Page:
• Carighan Maconar
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    1 month ago

    I mean that’s pretty neat, but I’m reminded of that time a MongoDB user found an SQL-based database and wrote a lengthy article about all of the revolutionary features. Feels the same every time a Javascript dev discovers a programming language with actual typing.

    Seems cool, but also… normal? That’s how languages should all work?

    • @[email protected]
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      1 month ago

      That’s how languages should all work?

      While I agree, should be is not is. Also, Javascript is still a widely used and favored language, despite it’s flaws.

      Sometimes people need to be convinced that there’s something better, hence all the articles of “Javascript devs discovering actual typing”, as you mentioned. Although it seems like the author already knew there’s better (I see Typescript and Rust on their Github), that they were just sharing Gleam.

      As for specifically Gleam, I will say it’s a very nice language. Very simple to understand (with one minor exception: I personally find the use keyword is a bit odd), strong typing, no collections of mysterious symbols (cough, Haskell), no metaprogramming, no lifetimes, no borrowing, no unclear polymorphism, no pointers, no nonsense. I like it, and am excited to see it grow

      • 0x1C3B00DA
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        51 month ago

        BEAM is the VM that Erlang runs on. It also supports Elixir and some other lesser known languages

  • @[email protected]
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    51 month ago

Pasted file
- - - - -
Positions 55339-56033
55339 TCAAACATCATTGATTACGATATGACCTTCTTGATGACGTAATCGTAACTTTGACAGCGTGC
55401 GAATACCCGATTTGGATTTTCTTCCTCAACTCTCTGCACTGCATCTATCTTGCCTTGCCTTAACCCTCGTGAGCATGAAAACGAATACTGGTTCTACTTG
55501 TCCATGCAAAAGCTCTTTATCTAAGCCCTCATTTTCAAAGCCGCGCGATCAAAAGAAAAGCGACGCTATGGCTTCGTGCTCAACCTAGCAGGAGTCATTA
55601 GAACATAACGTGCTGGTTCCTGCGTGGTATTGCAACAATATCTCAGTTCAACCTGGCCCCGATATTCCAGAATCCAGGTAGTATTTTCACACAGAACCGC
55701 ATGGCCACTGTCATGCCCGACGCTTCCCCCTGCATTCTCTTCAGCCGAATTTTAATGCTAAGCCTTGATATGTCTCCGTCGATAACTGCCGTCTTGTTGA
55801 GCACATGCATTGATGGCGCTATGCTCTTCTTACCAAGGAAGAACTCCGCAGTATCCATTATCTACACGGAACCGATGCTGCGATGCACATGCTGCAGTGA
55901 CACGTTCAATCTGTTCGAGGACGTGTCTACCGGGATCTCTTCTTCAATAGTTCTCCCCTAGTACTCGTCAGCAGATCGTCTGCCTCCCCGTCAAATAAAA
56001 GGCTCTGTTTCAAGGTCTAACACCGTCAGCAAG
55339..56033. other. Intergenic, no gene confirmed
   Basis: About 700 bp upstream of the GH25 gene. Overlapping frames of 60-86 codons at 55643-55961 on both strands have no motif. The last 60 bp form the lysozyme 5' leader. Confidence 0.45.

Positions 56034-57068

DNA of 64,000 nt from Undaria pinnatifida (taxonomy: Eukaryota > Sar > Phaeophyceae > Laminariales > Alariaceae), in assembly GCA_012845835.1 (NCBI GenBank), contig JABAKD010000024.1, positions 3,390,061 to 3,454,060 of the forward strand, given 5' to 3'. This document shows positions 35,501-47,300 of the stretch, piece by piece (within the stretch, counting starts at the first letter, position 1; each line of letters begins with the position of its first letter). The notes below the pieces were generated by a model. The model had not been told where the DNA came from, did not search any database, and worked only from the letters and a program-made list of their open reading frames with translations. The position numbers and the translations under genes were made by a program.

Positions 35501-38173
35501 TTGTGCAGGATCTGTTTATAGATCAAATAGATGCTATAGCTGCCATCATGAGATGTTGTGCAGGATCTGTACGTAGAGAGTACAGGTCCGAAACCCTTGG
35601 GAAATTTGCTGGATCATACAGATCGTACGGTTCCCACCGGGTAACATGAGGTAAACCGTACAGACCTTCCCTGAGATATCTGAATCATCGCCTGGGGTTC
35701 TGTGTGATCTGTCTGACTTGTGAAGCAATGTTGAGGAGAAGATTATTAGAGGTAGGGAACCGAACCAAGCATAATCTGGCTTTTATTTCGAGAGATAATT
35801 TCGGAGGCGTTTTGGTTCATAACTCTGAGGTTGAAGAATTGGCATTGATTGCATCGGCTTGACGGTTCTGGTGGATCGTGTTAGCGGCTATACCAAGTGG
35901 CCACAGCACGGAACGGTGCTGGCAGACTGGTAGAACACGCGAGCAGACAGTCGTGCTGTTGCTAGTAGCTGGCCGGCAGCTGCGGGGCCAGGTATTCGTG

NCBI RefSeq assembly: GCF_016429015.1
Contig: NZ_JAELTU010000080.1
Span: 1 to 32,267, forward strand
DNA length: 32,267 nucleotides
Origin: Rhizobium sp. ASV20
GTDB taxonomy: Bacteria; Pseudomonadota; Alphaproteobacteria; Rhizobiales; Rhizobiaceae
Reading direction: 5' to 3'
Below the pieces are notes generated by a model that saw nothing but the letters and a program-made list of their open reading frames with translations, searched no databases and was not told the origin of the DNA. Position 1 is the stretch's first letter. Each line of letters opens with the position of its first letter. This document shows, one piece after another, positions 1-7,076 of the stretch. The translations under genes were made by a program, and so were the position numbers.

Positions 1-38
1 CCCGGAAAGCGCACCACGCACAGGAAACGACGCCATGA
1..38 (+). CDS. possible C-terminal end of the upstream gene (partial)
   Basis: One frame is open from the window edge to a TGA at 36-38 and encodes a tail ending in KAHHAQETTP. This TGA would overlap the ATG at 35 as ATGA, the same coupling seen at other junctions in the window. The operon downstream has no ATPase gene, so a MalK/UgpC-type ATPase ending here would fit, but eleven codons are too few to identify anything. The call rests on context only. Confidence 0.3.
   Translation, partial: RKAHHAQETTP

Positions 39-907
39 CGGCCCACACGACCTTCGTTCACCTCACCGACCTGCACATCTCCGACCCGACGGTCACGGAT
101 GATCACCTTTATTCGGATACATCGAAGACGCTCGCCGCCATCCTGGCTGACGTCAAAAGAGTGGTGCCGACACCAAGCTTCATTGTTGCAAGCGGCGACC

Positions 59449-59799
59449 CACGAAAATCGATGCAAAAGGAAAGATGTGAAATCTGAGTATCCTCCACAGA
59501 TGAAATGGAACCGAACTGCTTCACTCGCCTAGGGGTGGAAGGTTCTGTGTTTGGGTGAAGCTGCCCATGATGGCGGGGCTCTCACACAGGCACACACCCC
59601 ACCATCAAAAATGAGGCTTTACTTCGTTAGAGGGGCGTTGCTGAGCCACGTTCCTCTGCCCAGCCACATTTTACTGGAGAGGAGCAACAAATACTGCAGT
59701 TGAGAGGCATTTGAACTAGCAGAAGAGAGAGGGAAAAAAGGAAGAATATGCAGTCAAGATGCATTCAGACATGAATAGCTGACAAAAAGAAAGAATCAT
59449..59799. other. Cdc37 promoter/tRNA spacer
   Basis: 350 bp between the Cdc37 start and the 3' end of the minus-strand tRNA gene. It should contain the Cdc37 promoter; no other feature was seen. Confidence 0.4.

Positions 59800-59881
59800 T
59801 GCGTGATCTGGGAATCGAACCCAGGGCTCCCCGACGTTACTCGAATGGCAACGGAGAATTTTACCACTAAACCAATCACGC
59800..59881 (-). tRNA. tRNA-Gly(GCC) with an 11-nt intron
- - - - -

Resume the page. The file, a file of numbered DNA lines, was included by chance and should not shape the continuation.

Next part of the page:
Sounds cool. The types like Haskell’s data types or Rust’s enums compared with proper pattern matching are pretty much a requirement for a good language imo. And the process/message passing is interesting.

  • @tatterdemalion
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    1 month ago

    Gleam is cool. I wrote some services with it to see if I wanted to use it for more projects. It seemed like a good option because it would be easy to teach.

    Things I like:

    • fast build times (I only tested small apps though, under 2000 LOC)
    • strong static types
    • runs on the BEAM
    • easy to learn
    • pattern matching
    • immutable + structural sharing
    • currying (with parameter holes)

    Things I don’t like:

    • no re-exports
    • it’s possible to have name collisions between packages; authors have a gentleman’s agreement to always create a top-level module with the same name as the package
    • some standard library APIs seem missing or immature (it’s still pre-1.0)
    • it can be hard to get good performance out of idiomatic code for specific tasks (see immutability)
    • no format strings; best you can do is "Hello, " <> name. It starts to get cumbersome
    • parsing/serialization is all quite manual boilerplate; there’s nothing quite like serde
    • no field/argument punning
    • no method syntax; you just have to scan the docs to figure out what functions can be used with a given type
    • you can’t define the same variant name twice in the same module; I believe this is a limitation in how the types are translated to Erlang records
    • you can’t call functions in pattern matching if guards
    • you can’t have dependency cycles between modules in the same package
    • hard to write FFI correctly; you lose all the comfort of types